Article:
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Multi-Cluster Services API #1645

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JeremyOT opened this issue Mar 30, 2020 · 35 comments
Open

Multi-Cluster Services API #1645

JeremyOT opened this issue Mar 30, 2020 · 35 comments
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sig/multicluster Categorizes an issue or PR as relevant to SIG Multicluster.

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@JeremyOT
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JeremyOT commented Mar 30, 2020

Enhancement Description

Please to keep this description up to date. This will help the Enhancement Team track efficiently the evolution of the enhancement

@k8s-ci-robot k8s-ci-robot added the needs-sig Indicates an issue or PR lacks a `sig/foo` label and requires one. label Mar 30, 2020
@JeremyOT
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JeremyOT commented Mar 30, 2020

/sig multicluster
/cc @pmorie
@thockin

@k8s-ci-robot k8s-ci-robot added sig/multicluster Categorizes an issue or PR as relevant to SIG Multicluster. and removed needs-sig Indicates an issue or PR lacks a `sig/foo` label and requires one. labels Mar 30, 2020
@johnbelamaric
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johnbelamaric commented May 4, 2020

@JeremyOT Hi Jeremy. I am serving on the enhancements team for 1.19, which means we are tracking what KEPs may be targeted at 1.19. Do you see this moving to alpha in 1.19? If so there is work to be done on the KEP before enhancements freeze in about two weeks.

@JeremyOT
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JeremyOT commented May 6, 2020

@johnbelamaric I think this will be tight to make alpha for 1.19 - there are some open questions that may take >2 weeks to resolve but I'll work on getting the KEP to a complete state

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johnbelamaric commented May 8, 2020

Thanks Jeremy. I'll target it for 1.20, let me know if things proceed faster than expected.

/milestone v1.20

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/lifecycle stale

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JeremyOT commented Aug 18, 2020

/remove-lifecycle stale

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@kikisdeliveryservice
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kikisdeliveryservice commented Sep 11, 2020

Hi @JeremyOT !

Enhancements Lead here, do you still intend to go alpha in 1.20?

Thanks!
Kirsten

@JeremyOT
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JeremyOT commented Sep 18, 2020

Hey @kikisdeliveryservice , we decided to go Alpha out-of-tree at sigs.k8s.io/mcs-api instead. We'll likely come back to the original in-tree plans for Beta, but we don't have a release target yet

@kikisdeliveryservice kikisdeliveryservice added the tracked/out-of-tree Denotes an out-of-tree enhancement issue, which does not need to be tracked by the Release Team label Sep 18, 2020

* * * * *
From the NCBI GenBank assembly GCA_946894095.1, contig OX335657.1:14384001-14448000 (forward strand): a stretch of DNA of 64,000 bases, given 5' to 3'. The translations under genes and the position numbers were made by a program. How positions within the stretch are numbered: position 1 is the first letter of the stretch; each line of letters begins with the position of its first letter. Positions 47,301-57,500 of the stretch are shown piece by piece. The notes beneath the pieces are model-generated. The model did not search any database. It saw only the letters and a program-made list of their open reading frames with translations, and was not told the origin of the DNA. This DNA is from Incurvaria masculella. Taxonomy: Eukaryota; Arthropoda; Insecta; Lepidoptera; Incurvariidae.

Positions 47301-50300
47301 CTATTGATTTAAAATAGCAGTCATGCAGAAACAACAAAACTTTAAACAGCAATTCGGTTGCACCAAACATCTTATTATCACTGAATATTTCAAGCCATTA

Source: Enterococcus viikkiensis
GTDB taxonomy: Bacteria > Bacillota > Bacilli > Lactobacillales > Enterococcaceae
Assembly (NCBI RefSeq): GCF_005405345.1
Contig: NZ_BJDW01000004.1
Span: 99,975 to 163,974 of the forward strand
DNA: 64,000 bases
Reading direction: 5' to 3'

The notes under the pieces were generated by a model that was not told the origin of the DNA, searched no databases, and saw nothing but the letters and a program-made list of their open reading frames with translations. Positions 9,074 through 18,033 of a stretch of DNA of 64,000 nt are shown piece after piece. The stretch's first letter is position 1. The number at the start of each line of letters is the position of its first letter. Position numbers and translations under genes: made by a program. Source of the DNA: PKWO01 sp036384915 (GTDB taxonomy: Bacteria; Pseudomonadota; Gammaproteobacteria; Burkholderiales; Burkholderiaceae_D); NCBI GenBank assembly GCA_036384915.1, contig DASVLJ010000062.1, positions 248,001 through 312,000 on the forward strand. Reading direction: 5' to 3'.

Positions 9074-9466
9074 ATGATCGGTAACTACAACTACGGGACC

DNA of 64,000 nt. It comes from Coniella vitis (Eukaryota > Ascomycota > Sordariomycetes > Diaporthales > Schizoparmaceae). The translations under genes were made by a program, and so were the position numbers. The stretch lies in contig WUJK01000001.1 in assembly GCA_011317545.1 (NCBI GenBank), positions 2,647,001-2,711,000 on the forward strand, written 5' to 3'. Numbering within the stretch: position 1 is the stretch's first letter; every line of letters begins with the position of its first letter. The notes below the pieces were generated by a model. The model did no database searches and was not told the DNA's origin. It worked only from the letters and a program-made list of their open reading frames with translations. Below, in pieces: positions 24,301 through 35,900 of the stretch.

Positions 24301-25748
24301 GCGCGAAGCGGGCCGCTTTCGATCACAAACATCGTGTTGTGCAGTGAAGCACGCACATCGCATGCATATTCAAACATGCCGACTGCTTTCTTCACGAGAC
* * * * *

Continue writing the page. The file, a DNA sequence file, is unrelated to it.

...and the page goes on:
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kikisdeliveryservice commented Sep 18, 2020

Sounds good @JeremyOT just keep us posted! :)

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JeremyOT commented Sep 18, 2020

Will do!

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Issues go stale after 90d of inactivity.
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/lifecycle stale

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BrendanThompson commented Jan 5, 2021

/remove-lifecycle stale

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@annajung annajung removed the tracked/out-of-tree Denotes an out-of-tree enhancement issue, which does not need to be tracked by the Release Team label Jan 7, 2021
@annajung annajung removed this from the v1.20 milestone Jan 7, 2021
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/lifecycle stale

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JeremyOT commented Apr 7, 2021

/remove-lifecycle stale

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/lifecycle stale

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JeremyOT commented Jul 7, 2021

/remove-lifecycle stale

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swiftslee commented Nov 4, 2021

/remove-lifecycle rotten

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/lifecycle stale

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JeremyOT commented Feb 2, 2022

/remove-lifecycle stale

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JeremyOT commented May 3, 2022

/remove-lifecycle stale

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/lifecycle stale

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steeling commented Aug 3, 2022

Is this the right place to leave comments on the KEP?

A multi-cluster service will be imported only by clusters in which the service's namespace exists. All clusters containing the service's namespace will import the service. This means that all exporting clusters will also import the multi-cluster service. An implementation may or may not decide to create missing namespaces automatically, that behavior is out of scope of this spec.

Would it be better to have ServiceImport's be non-namespaced? it seems like a short-coming to require the namespace exists, and can cloud a user's cluster by needing to create these unnecessary namespaces.